Polling agency Ipsos-MORI and the Equality Network have defended a poll showing record levels of support for marriage equality in Scotland after a spokesman for the Catholic Church said it was ‘distorted’.

The Equality Network, together with LGBT Youth Scotland and the Scottish Youth Parliament, commissioned Ipsos-MORI to survey Scottish attitudes towards marriage and found that of 1,003 people asked, 64 percent supported the idea of allowing gay and straight couples an equal right to marry.

68 percent said they agreed with the idea that religious bodies should be free to perform the ceremonies if they chose to.

But the Catholic Church responded to the poll with scepticism, with its spokesman in Scotland Peter Kearney saying that the wording of the question threw doubt on the results.

People were asked whether they agreed with the statement: “Same-sex couples should have the right to get married.”

Mr Kearney told the BBC’s Sunday Politics Scotland programme the poll was “deeply flawed”.

He said: “The public in general are very wary and unlikely to suggest a person shouldn’t have a right.

“When you begin your question by saying should someone have the right to same-sex marriage you automatically have distorted the result.

“To be honest the poll that matters is the three-month-long consultation that took place at the end of last year and in that one we know that the vast majority said marriage shouldn’t be redefined.”

Polling agency Ipsos-MORI issued a statement this afternoon following Mr Kearney’s comments: “We understand that this is an issue of heated debate in Scotland and across the UK and are aware of the coverage that our poll received on Sunday.

“The wording of the poll question was designed to ask the public about rights since, for same-sex marriage to be treated equally it would need to be enshrined as a right. The Equality Network is therefore interested in finding out whether same-sex couples should have the right to marry.

“Alternative wording would not have done that and we therefore do not accept that the survey is distorted in any way.

“We are confident that respondents will have understood the question and what is meant by a right. The question itself was balanced, allowing respondents to tell us whether they ‘agreed or disagreed.’

“The findings from the poll are also largely in line with much other survey evidence. For example, a poll we conducted across Britain in 2007 found that 68% agreed with the statement that ‘gay couples should be allowed to get married’ and the most recent Scottish Social Attitudes Survey, from 2010, found that 61% of adults in Scotland agreed that ‘gay and lesbian couples should have the right to marry one another if they want to.’”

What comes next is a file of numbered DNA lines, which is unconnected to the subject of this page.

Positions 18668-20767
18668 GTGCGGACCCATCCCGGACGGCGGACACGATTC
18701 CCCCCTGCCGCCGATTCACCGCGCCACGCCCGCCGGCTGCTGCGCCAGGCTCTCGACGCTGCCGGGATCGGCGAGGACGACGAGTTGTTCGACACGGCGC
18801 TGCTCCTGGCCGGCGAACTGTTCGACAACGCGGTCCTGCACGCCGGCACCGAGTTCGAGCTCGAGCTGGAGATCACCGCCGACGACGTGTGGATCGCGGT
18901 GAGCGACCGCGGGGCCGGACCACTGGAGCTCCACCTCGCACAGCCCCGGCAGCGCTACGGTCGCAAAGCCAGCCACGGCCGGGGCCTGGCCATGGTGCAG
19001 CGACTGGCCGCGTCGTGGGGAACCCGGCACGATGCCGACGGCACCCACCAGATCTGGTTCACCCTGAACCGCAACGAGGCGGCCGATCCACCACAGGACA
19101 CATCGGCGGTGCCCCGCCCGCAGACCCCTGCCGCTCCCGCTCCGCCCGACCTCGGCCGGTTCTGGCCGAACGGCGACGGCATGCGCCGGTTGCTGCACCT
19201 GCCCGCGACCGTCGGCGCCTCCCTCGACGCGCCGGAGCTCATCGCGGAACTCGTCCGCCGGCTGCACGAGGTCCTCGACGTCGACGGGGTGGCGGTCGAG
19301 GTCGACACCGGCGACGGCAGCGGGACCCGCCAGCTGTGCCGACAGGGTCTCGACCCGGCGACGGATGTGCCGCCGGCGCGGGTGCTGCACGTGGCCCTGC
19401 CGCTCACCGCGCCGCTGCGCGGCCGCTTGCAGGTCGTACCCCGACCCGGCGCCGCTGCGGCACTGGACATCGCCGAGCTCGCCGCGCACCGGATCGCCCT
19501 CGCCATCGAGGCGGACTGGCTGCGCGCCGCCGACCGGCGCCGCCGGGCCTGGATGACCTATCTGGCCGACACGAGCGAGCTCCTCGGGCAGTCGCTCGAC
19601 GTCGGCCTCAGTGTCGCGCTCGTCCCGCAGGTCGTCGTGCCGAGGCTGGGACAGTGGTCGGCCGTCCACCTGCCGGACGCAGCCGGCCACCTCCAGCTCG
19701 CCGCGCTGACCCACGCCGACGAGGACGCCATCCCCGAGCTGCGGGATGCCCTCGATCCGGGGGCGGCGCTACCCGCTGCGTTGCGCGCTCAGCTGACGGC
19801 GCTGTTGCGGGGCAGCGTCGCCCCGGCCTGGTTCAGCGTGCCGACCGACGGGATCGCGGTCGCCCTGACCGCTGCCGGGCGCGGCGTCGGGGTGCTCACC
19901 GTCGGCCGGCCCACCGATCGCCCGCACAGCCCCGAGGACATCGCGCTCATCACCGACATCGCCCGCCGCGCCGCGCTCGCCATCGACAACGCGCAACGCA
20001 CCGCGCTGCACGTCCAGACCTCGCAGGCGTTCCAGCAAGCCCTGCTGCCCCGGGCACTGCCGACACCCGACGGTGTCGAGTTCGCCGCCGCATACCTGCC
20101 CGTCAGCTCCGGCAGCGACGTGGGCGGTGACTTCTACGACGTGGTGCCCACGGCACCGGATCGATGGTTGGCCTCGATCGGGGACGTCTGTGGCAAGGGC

Tim Hopkins of the Equality Network told PinkNews.co.uk: “Our view is that it is absurd to say that people did not understand the question: Do you agree or disagree with the statement “Same-sex couples should have the right to get married”.

“If you oppose same-sex marriage, you’re going to answer ‘disagree’. It’s an insult to the intelligence of the 1,003 people Ipsos surveyed to suggest otherwise.”

Mr Hopkins added: “If the Catholic Church believes that including the word ‘right’ is a magic wand that turns public opposition into a large majority in favour, why haven’t they been commissioning opinion polls asking if people agree or disagree with statements like ‘The Catholic Church should have the right to run all Britain’s schools’?

“The answer of course is that a large majority would disagree with that statement – the word ‘right’ makes no significant difference.”

In today’s Scottish Daily Mail, Mr Kearney said it was an “outrageous slur” by the Equality Network’s Policy Coordinator Tom French to equate discrimination against gay relationships on the part of bodies campaigning against marriage equality with racism.

Mr Kearney said of marriage and racial equality: “The danger of equating one with the other is that it demeans those who are involved in the struggle for racial equality and minimises what they achieved. It’s an outrageous slur.”

The Scottish government’s consultation on equal marriage received around 50,000 responses, an analysis of which is expected to be published this month.